Answer:

    The man from Sulphur Creek is a wise old man who has probably lived in the Klondike region for a long time. He knows the territory well and he understands the consequences of setting out on a day when the temperature is nearly fifty degrees below zero. He warns the man against his journey. The man is a chechaquo, or a newcomer to the territory and does not take the seriousness of the extremely cold weather seriously. The old timer warns him and gives him a piece of his mind. The old man represents experience and wisdom. The man sets out despite the warnings of the old timer and eventually comes to realise that he should have paid heed to the advice of the older and more experienced man.

    The man is full of ego as he considers himself part of the supreme species which can conquer anything with the help of logic and intellect. The old timer not only has experience of knowing the territory, but also is able to see beyond the appearance of things. He understands the shortcomings of human beings and knows too well that one should not underestimate the power of nature and nor should we take too pride in our intellect. As the man proceeds in his journey, things get more and more difficult for him and he gradually comes to realise that the old timer was right. Through the character of the old timer, Jack London aims to teach us the importance of learning from the experience and wisdom of the older people. The man’s death at the end of the chapter is the best example of the same.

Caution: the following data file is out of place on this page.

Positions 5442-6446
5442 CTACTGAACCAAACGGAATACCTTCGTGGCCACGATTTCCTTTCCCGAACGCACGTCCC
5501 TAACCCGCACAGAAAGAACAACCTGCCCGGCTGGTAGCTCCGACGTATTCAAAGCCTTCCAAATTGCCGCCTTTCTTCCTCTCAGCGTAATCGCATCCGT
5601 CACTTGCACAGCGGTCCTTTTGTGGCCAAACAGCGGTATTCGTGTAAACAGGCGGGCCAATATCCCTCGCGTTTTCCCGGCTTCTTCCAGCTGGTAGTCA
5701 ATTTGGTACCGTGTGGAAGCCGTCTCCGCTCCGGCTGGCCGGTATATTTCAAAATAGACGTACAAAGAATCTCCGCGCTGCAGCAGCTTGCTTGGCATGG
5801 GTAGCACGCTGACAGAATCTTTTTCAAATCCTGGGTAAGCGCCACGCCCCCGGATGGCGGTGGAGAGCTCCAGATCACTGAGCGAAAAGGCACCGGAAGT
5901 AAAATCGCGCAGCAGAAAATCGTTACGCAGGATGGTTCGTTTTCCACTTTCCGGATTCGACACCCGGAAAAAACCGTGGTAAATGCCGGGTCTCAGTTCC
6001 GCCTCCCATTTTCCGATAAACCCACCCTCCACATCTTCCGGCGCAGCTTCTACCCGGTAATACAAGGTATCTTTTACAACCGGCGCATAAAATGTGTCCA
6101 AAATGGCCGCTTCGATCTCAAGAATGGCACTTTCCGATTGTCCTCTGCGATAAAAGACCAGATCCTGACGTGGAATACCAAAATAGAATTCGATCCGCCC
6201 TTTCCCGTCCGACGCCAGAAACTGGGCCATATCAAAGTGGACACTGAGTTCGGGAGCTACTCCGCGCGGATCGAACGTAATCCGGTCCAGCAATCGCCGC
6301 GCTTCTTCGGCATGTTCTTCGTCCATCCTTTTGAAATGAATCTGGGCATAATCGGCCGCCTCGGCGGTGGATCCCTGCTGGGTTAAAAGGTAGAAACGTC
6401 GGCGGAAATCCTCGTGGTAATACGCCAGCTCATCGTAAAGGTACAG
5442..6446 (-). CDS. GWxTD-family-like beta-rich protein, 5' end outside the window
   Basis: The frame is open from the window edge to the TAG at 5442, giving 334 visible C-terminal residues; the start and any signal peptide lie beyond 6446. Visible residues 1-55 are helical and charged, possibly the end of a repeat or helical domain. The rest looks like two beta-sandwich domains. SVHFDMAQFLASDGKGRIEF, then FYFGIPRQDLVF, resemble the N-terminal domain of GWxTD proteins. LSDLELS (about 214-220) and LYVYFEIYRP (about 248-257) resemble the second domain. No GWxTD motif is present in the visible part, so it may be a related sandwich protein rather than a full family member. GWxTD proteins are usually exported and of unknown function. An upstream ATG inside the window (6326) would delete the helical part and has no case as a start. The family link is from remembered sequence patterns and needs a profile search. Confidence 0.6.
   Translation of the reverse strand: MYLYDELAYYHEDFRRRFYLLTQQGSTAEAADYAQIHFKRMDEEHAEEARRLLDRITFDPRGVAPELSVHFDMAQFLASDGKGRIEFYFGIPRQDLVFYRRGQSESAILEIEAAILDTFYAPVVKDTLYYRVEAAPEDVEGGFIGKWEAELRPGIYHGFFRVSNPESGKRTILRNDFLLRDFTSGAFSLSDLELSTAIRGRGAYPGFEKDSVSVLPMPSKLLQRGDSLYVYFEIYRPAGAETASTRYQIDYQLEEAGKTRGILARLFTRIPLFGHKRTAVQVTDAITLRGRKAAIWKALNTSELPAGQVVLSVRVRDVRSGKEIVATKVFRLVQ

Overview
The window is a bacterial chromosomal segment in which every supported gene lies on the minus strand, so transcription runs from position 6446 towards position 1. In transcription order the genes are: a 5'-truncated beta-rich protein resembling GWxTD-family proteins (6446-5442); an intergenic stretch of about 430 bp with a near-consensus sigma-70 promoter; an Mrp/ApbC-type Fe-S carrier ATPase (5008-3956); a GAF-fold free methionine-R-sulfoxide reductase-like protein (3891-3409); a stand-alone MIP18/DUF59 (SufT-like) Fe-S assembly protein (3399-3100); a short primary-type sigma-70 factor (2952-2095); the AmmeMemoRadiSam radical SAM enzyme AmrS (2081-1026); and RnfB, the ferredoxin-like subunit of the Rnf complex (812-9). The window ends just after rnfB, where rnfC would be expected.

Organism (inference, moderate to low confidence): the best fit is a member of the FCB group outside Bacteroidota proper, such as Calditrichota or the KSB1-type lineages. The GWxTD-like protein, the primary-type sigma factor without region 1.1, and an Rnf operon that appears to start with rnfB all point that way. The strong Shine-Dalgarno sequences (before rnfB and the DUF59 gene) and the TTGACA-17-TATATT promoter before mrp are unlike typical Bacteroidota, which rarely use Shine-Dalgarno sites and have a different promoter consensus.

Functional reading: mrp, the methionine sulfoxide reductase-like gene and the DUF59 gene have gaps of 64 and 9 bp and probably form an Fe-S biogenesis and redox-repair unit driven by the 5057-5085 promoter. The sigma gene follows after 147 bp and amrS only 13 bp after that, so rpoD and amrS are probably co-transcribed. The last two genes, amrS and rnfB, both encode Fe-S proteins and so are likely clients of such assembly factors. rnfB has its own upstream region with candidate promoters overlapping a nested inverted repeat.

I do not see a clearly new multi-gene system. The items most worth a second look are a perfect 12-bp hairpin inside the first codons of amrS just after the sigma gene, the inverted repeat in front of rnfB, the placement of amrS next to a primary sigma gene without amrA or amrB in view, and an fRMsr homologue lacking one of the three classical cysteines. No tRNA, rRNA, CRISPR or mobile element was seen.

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  • Q4

    Do you agree that the story ‘To Build a Fire’ is mostly about struggle for survival? Give reasons for your answer.

    Marks:20
    Answer:

    Yes. To Build a Fire is mostly about the struggle for survival. It talks about the man’s journey to a base camp in the frozen Klondike region of the Yukon Territory in Canada. Despite warnings from an old timer from Sulphur Creek, the man sets out with just a wolf dog as a companion. The man is accustomed to giving his thoughts much importance. He prefers to act. He is an excessively logical person. Therefore, he is only aware of the dangers that he might face during his journey; he does not fear them. He considers himself a survivor and perhaps that is why he does not feel afraid despite the old timer warning him against the journey. He is prepared for the journey and is equipped with warm clothes, matches, food, etc. He plans to reach the camp to be reunited with ‘the boys’ by 6:30 that evening. He walks cautiously as he is aware of the concealed springs beneath the snowy surface. Despite being cautious, he falls into a concealed spring and gets soaked up to his shins. He lights a fire to dry himself with immense difficulty, but when he starts to take twigs from the trees, the snow on the boughs falls down and extinguishes his fire. In his desperation, he is reminded of a man who killed a bull and crawled inside the carcass for warmth. He considers killing the dog to warm his hands, but is unable to do so as his hands are nearly frostbitten. We can see that after he falls into the concealed spring, his journey becomes immensely perilous. In a state of panic, he decides to run to the base camp, but does not have the endurance, so ends up falling multiple times. After the last fall, he realises the inevitability of death and decides to accept his fate. He is, despite his struggle, overpowered by nature and he faces the consequences of ignoring his instincts.